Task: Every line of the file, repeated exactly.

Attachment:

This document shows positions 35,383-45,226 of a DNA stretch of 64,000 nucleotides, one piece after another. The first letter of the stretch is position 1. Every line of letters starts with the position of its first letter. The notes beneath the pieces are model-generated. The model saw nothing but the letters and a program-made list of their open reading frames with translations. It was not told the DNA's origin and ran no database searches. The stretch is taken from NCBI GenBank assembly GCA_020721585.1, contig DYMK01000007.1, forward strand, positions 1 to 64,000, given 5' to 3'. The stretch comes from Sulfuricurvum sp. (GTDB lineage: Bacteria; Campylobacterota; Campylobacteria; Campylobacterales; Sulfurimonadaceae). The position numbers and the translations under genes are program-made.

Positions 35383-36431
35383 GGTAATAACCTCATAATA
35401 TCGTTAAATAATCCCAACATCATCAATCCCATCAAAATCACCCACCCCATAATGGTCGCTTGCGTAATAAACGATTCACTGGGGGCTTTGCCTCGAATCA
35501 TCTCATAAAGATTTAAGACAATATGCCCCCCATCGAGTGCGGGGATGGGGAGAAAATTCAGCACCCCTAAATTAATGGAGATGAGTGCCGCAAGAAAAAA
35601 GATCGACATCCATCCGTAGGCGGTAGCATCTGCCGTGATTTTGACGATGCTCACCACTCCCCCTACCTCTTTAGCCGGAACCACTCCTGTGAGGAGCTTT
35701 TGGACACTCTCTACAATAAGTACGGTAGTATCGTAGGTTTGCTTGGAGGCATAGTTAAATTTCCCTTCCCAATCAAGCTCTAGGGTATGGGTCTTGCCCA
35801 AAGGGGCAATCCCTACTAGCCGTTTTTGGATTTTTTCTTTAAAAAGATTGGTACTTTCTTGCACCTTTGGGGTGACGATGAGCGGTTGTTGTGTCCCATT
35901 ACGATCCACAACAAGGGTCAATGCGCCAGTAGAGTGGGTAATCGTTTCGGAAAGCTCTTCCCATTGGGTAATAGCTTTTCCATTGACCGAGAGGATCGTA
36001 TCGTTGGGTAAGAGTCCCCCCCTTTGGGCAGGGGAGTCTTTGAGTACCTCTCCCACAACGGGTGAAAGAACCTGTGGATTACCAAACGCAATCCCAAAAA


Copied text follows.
This document shows positions 35,383-45,226 of a DNA stretch of 64,000 nucleotides, one piece after another. The first letter of the stretch is position 1. Every line of letters starts with the position of its first letter. The notes beneath the pieces are model-generated. The model saw nothing but the letters and a program-made list of their open reading frames with translations. It was not told the DNA's origin and ran no database searches. The stretch is taken from NCBI GenBank assembly GCA_020721585.1, contig DYMK01000007.1, forward strand, positions 1 to 64,000, given 5' to 3'. The stretch comes from Sulfuricurvum sp. (GTDB lineage: Bacteria; Campylobacterota; Campylobacteria; Campylobacterales; Sulfurimonadaceae). The position numbers and the translations under genes are program-made.

Positions 35383-36431
35383 GGTAATAACCTCATAATA
35401 TCGTTAAATAATCCCAACATCATCAATCCCATCAAAATCACCCACCCCATAATGGTCGCTTGCGTAATAAACGATTCACTGGGGGCTTTGCCTCGAATCA
35501 TCTCATAAAGATTTAAGACAATATGCCCCCCATCGAGTGCGGGGATGGGGAGAAAATTCAGCACCCCTAAATTAATGGAGATGAGTGCCGCAAGAAAAAA
35601 GATCGACATCCATCCGTAGGCGGTAGCATCTGCCGTGATTTTGACGATGCTCACCACTCCCCCTACCTCTTTAGCCGGAACCACTCCTGTGAGGAGCTTT
35701 TGGACACTCTCTACAATAAGTACGGTAGTATCGTAGGTTTGCTTGGAGGCATAGTTAAATTTCCCTTCCCAATCAAGCTCTAGGGTATGGGTCTTGCCCA
35801 AAGGGGCAATCCCTACTAGCCGTTTTTGGATTTTTTCTTTAAAAAGATTGGTACTTTCTTGCACCTTTGGGGTGACGATGAGCGGTTGTTGTGTCCCATT
35901 ACGATCCACAACAAGGGTCAATGCGCCAGTAGAGTGGGTAATCGTTTCGGAAAGCTCTTCCCATTGGGTAATAGCTTTTCCATTGACCGAGAGGATCGTA
36001 TCGTTGGGTAAGAGTCCCCCCCTTTGGGCAGGGGAGTCTTTGAGTACCTCTCCCACAACGGGTGAAAGAACCTGTGGATTACCAAACGCAATCCCAAAAA